Thursday, May 5, 2011

Is There Room for Everyone in Agriculture's Tent?

"For the billion of underfed people in the world today, there are a billion-and-a-half that are overweight."

This is one of the interesting facts I heard last night on my drive home from work on NPR's Marketplace.  The statement highlights that many in the world go hungry while some of us, this author included, have more food than we really need. Marketplace asked whether organic and non-GMO agriculture are sufficient to solve this problem and feed a growing worldwide population:
The United Nations says a billion people go hungry on this planet each day. And the overall population is growing. Experts expect we'll top 9 billion by 2045. The looming question: How to feed everyone with limited resources? This week, several major foundations -- including Ford and Gates -- launched a $3 million a year initiative aimed at figuring out how to come up with the food we need.  -Tess Vigeland, Marketplace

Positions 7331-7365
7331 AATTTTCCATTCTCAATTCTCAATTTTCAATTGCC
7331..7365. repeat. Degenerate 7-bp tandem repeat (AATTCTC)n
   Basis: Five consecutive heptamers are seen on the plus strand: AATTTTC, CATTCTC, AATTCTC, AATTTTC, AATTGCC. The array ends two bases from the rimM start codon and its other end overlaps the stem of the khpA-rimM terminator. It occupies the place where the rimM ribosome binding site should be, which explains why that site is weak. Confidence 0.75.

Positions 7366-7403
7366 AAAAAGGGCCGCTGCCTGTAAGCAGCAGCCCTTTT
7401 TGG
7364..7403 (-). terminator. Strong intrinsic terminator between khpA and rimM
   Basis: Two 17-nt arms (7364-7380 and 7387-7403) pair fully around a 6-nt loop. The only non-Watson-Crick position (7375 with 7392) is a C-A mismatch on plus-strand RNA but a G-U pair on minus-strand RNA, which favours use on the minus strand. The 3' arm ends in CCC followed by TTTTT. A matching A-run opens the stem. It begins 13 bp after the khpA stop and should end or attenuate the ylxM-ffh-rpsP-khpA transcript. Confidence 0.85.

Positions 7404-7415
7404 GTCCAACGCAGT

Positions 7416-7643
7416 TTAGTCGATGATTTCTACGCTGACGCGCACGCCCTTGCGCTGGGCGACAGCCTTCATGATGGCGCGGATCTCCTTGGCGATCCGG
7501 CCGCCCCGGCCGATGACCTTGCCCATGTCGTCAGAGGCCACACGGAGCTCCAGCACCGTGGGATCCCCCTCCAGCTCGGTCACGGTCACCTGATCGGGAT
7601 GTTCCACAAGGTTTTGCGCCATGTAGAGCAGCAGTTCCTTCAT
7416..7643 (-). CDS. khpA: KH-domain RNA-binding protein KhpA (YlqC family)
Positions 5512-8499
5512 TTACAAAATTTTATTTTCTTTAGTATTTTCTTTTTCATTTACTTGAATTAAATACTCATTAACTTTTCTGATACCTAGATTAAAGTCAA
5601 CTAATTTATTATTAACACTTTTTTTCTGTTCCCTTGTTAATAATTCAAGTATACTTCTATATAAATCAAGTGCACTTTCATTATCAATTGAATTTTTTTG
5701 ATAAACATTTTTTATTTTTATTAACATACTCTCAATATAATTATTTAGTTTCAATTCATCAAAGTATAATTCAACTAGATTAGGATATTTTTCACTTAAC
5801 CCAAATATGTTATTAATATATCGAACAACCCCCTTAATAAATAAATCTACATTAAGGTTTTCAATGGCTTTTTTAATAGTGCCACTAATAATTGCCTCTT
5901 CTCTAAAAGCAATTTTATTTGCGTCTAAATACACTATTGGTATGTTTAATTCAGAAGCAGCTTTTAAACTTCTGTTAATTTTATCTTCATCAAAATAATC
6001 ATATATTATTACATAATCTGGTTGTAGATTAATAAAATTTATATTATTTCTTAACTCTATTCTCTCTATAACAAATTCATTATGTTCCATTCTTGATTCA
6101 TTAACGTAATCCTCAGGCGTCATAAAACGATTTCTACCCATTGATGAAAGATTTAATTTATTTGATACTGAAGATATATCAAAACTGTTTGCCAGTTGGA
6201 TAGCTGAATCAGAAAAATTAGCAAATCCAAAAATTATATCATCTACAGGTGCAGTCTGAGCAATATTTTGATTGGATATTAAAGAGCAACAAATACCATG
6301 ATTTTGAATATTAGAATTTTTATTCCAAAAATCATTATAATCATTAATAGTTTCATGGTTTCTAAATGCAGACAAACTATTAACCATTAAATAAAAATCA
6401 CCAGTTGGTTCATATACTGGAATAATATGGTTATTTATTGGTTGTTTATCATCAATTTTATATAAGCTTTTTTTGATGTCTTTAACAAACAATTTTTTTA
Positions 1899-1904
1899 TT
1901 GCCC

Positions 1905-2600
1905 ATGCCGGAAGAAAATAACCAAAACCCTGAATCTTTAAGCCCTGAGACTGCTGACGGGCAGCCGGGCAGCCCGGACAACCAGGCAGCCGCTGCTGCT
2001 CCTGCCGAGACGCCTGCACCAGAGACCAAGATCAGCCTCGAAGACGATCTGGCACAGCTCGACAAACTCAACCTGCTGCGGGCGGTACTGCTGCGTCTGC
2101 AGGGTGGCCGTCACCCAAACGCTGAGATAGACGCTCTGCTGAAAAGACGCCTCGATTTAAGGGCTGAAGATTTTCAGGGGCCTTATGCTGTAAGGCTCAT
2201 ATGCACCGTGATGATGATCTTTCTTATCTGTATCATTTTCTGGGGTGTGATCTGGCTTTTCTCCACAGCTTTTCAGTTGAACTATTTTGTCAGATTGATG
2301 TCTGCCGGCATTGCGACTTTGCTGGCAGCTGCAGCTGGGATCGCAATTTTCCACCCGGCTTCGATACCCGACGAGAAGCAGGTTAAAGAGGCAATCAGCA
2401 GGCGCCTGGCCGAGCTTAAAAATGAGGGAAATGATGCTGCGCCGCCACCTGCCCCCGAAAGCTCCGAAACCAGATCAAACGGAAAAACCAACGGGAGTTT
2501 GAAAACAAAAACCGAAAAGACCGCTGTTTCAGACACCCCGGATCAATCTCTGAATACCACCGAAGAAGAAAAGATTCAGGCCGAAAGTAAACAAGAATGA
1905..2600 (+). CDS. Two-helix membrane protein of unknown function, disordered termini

The author, Adrienne Hill, interviews some of these experts and suggests that although organic and non-GMO foods may play a role in feeding some, the lower yields are just not enough to feed a growing global population:
The farmers markets in Los Angeles these days are piled high with organic strawberries and kale. To the contented shoppers, this is what the future should be -- fruits and veggies grown on small farms, nearby the city. But, get over it. This isn't the future -- not if we want to feed everyone.  -Adrienne Hill, Marketplace
Continue reading or listening to this story at Marketplace:  the-non-organic-future

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